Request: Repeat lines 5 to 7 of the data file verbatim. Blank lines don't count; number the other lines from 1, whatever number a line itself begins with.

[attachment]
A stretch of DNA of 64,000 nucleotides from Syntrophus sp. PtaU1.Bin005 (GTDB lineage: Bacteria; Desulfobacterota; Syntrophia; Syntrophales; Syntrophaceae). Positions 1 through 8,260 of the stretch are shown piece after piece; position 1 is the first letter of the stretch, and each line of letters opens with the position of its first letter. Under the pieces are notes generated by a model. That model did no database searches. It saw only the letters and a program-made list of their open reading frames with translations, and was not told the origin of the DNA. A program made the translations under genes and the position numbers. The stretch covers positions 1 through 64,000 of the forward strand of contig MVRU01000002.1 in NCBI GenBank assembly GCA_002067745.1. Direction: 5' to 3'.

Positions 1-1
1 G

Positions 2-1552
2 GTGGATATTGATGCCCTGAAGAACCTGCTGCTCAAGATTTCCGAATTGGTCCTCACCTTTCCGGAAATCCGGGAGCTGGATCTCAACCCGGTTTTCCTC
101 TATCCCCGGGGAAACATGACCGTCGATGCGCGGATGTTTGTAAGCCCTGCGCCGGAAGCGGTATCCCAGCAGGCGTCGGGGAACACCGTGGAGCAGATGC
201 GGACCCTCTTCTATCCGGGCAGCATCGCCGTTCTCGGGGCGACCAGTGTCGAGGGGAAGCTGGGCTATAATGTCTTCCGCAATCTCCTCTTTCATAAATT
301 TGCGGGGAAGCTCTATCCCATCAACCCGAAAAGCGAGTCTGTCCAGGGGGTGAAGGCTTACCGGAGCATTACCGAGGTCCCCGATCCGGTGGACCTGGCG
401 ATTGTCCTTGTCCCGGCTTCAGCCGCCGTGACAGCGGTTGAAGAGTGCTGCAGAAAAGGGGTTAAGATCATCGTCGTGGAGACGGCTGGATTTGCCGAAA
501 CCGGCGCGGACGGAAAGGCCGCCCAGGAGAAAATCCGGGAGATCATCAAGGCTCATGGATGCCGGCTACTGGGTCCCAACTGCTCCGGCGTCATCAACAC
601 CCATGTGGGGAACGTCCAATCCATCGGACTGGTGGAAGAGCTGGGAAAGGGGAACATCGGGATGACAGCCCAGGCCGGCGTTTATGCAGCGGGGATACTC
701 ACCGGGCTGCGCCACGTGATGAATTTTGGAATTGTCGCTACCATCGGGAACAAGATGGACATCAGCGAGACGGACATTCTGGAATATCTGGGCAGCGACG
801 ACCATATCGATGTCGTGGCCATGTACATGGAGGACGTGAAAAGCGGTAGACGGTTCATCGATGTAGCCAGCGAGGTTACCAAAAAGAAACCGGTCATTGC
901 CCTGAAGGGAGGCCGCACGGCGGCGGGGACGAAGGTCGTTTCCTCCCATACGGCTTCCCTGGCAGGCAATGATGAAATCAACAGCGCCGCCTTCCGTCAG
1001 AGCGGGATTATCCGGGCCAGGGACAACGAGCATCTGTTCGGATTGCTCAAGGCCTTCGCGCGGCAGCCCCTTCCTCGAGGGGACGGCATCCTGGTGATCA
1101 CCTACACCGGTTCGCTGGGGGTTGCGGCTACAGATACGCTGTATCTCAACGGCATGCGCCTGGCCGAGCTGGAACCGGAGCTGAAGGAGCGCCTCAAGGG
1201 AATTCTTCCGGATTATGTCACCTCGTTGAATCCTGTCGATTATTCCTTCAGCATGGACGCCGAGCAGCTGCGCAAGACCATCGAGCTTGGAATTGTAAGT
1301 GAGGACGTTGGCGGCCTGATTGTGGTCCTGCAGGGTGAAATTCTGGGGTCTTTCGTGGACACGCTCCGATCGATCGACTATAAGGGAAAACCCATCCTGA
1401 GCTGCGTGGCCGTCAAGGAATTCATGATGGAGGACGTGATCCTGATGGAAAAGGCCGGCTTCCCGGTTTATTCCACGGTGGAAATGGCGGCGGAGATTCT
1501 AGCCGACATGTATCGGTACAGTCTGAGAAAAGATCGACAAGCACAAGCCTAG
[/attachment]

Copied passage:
2 GTGGATATTGATGCCCTGAAGAACCTGCTGCTCAAGATTTCCGAATTGGTCCTCACCTTTCCGGAAATCCGGGAGCTGGATCTCAACCCGGTTTTCCTC
101 TATCCCCGGGGAAACATGACCGTCGATGCGCGGATGTTTGTAAGCCCTGCGCCGGAAGCGGTATCCCAGCAGGCGTCGGGGAACACCGTGGAGCAGATGC
201 GGACCCTCTTCTATCCGGGCAGCATCGCCGTTCTCGGGGCGACCAGTGTCGAGGGGAAGCTGGGCTATAATGTCTTCCGCAATCTCCTCTTTCATAAATT